A Buddhist temple and a Chinese-developed industrial area in Xinjiang. AI-generated elaboration of a Chinese poster.

A Buddhist temple and a Chinese-developed industrial area in Xinjiang. AI-generated elaboration of a Chinese poster.

While controlling the external aspects of religious spaces like size and location is important under “Sinicization,” Human Rights Watch warns that the policy goes deeper. It compels places of worship to scrutinize their own teachings and doctrines, searching for aspects that align with “social harmony” and goals of “contemporary China’s development.” This analysis must be conducted through the lens of “excellent traditional Chinese culture,” essentially forcing religious beliefs to conform to the Communist Party’s ideology. In effect, religious venues under “Sinicization” become tools for promoting the Party’s values to the public.

The new regulations effectively place religious practice under direct government supervision. A new dedicated chapter grants authorities control over what and how religion is taught. Only government-approved groups can provide religious education (article 13). Even religious schools must adhere to “Chinese characteristics,” which means raising “patriotic religious talents” and interpreting scriptures according to government guidelines (articles 14 & 15). Further restrictions limit religious establishments, requiring them to report and obtain permission for both religious training (article 18) and large gatherings (article 42). This effectively centralizes and regulates religious education under government supervision.

The new laws reach beyond mosque control, tightening its grip on the religion through the China Islamic Association. This government-sanctioned body now holds exclusive authority over organizing the Hajj pilgrimage, excluding non-member mosques and individuals. Religious leaders are tasked with promoting “patriotism” and schools must incorporate Chinese values like praising socialism and using Mandarin. Critics see this as an attempt to legitimize actions in Xinjiang, particularly towards the Uyghur minority, by presenting them as efforts to integrate Islam with Chinese identity.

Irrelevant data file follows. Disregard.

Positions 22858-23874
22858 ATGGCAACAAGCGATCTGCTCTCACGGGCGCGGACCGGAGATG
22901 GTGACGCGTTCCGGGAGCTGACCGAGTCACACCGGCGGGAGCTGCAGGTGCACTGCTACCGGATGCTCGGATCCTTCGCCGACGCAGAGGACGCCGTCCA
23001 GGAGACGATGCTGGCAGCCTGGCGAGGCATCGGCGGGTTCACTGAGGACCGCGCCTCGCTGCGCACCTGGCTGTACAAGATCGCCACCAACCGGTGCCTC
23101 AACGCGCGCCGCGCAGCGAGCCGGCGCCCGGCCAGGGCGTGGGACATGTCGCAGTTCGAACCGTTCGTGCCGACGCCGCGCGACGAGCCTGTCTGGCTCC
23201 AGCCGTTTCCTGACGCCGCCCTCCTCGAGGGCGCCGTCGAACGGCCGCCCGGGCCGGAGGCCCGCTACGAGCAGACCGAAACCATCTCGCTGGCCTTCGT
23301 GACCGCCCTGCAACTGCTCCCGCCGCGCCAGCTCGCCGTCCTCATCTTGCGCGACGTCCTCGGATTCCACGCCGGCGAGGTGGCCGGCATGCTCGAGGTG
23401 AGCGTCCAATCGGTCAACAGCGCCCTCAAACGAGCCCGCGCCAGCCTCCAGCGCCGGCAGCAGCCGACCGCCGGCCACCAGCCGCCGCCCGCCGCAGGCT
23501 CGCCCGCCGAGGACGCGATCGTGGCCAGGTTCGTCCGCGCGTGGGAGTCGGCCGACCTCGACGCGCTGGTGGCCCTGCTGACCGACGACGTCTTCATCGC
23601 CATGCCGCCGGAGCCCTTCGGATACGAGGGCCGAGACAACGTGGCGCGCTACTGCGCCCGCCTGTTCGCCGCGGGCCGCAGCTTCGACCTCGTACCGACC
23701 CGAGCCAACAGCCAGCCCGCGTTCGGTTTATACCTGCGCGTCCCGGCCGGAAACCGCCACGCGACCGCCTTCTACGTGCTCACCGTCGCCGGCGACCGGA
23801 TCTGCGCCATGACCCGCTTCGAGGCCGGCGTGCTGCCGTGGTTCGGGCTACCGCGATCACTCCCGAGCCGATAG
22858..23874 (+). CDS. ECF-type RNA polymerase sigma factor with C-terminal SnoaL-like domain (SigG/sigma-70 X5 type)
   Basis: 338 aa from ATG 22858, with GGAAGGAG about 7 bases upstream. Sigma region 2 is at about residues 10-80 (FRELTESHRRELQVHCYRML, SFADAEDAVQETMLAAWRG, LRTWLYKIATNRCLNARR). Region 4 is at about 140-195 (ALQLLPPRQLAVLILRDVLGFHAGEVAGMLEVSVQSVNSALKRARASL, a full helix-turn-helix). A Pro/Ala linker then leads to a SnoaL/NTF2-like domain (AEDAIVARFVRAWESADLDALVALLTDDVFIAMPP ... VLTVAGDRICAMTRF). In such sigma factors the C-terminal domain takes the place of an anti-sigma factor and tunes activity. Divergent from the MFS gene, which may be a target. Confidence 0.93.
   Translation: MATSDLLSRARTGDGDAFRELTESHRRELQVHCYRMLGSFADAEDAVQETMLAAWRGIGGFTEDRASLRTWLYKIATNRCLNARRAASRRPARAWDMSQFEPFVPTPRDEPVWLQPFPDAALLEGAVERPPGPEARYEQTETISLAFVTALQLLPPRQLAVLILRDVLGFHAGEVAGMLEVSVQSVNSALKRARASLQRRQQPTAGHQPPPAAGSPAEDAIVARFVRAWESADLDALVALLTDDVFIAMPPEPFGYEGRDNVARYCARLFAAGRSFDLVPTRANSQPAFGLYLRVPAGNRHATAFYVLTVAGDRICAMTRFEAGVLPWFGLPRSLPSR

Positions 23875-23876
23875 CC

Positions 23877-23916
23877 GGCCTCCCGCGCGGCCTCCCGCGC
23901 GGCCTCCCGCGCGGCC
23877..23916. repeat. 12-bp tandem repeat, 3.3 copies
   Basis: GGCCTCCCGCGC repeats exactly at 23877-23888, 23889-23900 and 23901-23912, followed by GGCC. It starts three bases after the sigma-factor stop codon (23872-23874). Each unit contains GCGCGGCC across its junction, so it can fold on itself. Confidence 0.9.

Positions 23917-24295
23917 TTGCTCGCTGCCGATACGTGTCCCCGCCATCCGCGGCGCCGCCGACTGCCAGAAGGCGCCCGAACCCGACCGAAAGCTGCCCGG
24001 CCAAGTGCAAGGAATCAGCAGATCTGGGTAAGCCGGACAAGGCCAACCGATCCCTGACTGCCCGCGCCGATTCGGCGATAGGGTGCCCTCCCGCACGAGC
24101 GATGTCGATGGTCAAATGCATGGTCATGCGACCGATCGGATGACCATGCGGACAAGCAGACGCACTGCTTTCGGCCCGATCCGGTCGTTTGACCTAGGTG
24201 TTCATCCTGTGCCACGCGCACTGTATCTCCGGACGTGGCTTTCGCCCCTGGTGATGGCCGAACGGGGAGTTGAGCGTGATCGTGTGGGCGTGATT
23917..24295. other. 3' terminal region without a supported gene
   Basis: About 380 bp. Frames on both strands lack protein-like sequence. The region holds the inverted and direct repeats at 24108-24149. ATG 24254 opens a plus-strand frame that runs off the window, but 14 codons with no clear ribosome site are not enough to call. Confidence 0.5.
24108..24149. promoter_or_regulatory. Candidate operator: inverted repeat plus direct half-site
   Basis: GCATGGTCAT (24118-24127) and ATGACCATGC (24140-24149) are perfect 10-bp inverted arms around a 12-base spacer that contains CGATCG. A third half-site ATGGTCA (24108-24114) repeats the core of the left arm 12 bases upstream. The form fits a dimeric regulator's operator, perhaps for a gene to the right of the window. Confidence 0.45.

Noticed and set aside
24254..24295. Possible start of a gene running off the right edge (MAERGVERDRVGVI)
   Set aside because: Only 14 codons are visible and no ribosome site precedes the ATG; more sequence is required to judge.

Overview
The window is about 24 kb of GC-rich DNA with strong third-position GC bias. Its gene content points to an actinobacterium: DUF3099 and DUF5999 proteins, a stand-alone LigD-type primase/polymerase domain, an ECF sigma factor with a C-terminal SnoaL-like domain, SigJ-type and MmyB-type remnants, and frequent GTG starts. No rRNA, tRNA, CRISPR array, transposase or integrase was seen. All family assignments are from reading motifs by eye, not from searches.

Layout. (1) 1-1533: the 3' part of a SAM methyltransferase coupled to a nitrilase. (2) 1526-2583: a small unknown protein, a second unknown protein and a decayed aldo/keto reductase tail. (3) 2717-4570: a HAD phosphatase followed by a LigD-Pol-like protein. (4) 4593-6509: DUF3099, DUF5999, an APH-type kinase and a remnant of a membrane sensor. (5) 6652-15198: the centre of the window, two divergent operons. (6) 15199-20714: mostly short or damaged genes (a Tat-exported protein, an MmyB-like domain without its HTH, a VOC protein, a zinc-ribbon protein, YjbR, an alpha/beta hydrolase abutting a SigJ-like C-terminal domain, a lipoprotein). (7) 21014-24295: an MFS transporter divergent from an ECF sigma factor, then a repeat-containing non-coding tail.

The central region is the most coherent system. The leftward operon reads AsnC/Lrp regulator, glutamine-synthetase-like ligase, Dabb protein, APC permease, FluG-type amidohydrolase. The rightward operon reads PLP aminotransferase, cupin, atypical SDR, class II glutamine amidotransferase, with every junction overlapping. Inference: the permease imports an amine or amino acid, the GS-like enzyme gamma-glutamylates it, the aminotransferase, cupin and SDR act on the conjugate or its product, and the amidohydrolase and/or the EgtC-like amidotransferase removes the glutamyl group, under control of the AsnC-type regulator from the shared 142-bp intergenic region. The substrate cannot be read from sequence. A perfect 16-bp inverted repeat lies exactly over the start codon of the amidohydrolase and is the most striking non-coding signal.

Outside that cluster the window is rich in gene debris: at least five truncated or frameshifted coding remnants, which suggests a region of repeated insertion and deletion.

The new rules also allow local Communist Party representatives or cadres in villages and neighborhoods to monitor society, particularly for religious activities deemed illegal. This includes reporting “illegal religious organizations, preachers, activities,” or any religious influence on local affairs. Critics see this as increased repression, especially in regions like Xinjiang and Tibet, and point to its similarity with President Xi Jinping’s “mass mobilization” approach to governance and control. This approach, often described by Chinese media as inspired by Mao Zedong’s Fengqiao experience, empowers lower-level authorities to actively monitor and report on potential issues.

The Chinese government’s actions in Xinjiang, including mass detention, cultural suppression, and forced labour, have been widely condemned by international rights groups and Western governments, with some even accusing them of constituting genocide. A 2022 UN report found “serious human rights violations” that might amount to crimes against humanity. While China denies any wrongdoing, claiming its policies aim to combat extremism and terrorism, local activists fear lasting harm. As new restrictive laws come into effect, Bekzat Maksutkhan, an activist representing ethnic Kazakhs impacted by the crackdown, worries this marks the official legalization of previous repressive actions and further erosion of religious rights in the region.